Wednesday, July 1, 2009

Hello Muddah, Hello Faddah...

First camp survived! Trials and tribulations. The first irony only took us sixty feet inside the camp perimeter: after spending four hours the previous night (Saturday night, of course) in ER an hour away to get son's 7-days-in-a-row headaches checked out (referred there by nervous PA in our town, given the nervous all-clear), a mere and literal thirty seconds inside the camp gates son gets stung between the eyes by a wasp... = first visit to friendly medic. The cubbies did archery, leatherwork, panning for gold, shooting BB guns, swimming, flag retirement, campfire skits, running around (no running in camp!) after dark with glo-sticks... the works. But also, of the five cub scouts in our group only two were left standing at the end. One had to leave early with a parent who was having surgery; another threw up at 4am and then again all over the mess hall (now I know... oh, never mind); and still another was picked up by the medic for suspected heat exhaustion. I would like to blame my camping inexperience and ignorance of native flora and fauna for my son's own 67 chigger bites (yes, we really did count them). And the tick in the ear removed by the medic with tweezers was actually a scab... although son has no memory of what might have created such a thing deep inside his ear... But, we are both just thrilled with ourselves.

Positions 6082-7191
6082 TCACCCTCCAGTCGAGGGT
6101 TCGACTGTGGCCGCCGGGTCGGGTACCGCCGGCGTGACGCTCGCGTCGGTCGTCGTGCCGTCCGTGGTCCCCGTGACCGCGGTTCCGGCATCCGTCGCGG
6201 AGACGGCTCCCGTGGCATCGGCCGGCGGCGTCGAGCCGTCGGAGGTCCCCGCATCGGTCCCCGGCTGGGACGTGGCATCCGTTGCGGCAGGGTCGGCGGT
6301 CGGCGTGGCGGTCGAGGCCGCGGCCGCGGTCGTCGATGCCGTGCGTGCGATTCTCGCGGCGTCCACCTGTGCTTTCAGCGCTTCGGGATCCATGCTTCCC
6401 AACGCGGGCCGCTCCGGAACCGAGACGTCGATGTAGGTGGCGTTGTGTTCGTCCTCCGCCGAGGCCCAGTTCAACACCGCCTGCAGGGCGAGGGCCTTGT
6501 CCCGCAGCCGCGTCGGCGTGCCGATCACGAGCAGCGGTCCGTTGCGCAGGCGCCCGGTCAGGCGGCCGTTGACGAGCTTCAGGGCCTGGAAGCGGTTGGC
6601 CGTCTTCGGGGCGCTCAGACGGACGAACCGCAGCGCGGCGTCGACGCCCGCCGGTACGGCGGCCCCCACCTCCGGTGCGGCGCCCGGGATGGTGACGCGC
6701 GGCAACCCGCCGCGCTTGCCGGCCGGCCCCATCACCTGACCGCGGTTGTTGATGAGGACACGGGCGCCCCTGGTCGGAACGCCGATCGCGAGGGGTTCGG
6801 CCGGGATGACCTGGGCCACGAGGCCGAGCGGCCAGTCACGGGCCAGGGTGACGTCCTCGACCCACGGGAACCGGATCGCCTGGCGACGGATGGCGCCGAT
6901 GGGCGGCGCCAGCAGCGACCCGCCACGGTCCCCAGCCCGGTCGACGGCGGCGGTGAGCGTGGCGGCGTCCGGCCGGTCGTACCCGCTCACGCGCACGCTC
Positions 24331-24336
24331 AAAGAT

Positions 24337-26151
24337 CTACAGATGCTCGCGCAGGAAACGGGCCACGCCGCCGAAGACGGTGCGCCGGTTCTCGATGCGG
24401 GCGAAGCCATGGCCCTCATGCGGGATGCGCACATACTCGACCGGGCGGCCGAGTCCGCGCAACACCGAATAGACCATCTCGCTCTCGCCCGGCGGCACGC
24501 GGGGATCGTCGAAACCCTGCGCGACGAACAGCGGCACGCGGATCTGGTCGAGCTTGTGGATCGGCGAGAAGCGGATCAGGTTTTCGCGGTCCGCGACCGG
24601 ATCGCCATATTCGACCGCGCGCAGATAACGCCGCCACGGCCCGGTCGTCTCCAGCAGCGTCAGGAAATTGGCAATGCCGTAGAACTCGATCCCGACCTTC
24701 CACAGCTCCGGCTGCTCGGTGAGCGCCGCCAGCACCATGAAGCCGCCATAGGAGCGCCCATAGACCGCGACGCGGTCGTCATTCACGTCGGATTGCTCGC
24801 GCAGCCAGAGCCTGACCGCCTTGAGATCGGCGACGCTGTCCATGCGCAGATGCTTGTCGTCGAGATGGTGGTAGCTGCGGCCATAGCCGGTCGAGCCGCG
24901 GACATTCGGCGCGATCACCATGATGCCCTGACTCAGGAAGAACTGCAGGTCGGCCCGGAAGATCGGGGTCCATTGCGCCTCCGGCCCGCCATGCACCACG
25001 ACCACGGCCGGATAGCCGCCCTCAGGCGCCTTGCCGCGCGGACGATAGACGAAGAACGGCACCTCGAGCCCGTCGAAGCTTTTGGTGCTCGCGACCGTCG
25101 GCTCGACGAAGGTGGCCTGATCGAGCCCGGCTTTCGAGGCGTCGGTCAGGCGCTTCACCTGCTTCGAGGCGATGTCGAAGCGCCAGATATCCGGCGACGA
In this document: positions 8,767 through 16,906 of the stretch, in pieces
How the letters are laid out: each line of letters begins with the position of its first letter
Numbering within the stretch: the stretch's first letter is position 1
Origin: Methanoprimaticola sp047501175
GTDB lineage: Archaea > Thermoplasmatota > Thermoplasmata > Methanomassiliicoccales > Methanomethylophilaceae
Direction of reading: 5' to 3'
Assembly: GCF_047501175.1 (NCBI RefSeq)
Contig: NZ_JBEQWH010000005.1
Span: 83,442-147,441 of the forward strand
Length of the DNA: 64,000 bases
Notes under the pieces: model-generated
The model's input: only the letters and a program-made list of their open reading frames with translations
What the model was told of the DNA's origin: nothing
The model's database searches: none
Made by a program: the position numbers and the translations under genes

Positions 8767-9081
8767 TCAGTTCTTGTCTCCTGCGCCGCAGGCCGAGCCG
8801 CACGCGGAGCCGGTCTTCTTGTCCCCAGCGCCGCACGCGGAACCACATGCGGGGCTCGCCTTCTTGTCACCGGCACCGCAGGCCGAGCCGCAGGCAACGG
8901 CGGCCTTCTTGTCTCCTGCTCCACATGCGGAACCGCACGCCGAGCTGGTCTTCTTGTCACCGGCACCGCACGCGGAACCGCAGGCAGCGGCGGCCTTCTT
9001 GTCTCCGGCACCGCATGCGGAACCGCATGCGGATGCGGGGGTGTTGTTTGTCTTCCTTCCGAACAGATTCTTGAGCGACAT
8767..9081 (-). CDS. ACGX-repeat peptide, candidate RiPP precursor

Today, in need of a debriefing for reentry into civilized life, and struggling to remember which day of the week it is. Have grading to do... Sadly, checked amazon and now see that the release date for book is listed as August 1, so champagne will have to wait another month. Ah well, other books to write while waiting!